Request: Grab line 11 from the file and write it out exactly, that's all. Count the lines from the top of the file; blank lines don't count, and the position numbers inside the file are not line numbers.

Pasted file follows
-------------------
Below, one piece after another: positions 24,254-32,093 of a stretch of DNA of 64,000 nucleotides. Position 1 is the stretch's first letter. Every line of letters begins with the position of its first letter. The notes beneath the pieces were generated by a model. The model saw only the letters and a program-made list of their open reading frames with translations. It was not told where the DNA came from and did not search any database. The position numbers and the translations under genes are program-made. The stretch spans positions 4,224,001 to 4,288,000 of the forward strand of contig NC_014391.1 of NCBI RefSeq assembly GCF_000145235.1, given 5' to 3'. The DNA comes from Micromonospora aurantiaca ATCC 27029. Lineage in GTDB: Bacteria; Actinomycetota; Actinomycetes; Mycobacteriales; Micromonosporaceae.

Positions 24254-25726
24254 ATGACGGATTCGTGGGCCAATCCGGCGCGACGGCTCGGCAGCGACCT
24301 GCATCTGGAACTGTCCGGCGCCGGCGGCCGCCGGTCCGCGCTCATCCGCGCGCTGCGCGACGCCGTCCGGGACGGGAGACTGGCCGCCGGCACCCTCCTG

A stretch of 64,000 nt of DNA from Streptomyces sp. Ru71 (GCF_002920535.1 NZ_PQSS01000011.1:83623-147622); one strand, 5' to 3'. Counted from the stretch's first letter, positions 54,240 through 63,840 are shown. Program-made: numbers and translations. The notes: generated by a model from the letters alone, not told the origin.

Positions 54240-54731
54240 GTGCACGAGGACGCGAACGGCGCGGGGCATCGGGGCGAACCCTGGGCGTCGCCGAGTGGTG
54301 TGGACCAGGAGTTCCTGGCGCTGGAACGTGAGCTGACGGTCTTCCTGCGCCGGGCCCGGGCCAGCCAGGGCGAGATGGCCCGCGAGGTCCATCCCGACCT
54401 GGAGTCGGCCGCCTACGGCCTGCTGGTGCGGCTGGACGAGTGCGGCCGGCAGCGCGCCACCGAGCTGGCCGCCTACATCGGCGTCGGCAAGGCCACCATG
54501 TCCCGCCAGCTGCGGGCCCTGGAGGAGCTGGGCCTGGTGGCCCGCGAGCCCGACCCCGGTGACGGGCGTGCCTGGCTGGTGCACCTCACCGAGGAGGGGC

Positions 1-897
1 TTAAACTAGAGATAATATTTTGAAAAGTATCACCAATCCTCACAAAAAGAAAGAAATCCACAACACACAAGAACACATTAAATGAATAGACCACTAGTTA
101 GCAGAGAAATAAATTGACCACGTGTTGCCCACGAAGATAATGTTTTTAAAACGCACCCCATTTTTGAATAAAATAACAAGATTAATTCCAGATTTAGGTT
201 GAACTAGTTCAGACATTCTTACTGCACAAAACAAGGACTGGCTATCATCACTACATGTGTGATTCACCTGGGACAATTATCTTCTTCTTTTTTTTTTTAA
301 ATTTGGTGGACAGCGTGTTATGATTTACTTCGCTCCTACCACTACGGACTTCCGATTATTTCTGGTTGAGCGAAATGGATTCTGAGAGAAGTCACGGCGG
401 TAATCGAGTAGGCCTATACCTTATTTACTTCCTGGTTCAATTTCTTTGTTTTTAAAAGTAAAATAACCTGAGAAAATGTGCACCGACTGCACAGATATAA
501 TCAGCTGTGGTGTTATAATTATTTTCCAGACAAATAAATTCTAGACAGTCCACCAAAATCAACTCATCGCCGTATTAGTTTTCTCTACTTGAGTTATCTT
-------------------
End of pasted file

Positions 1-897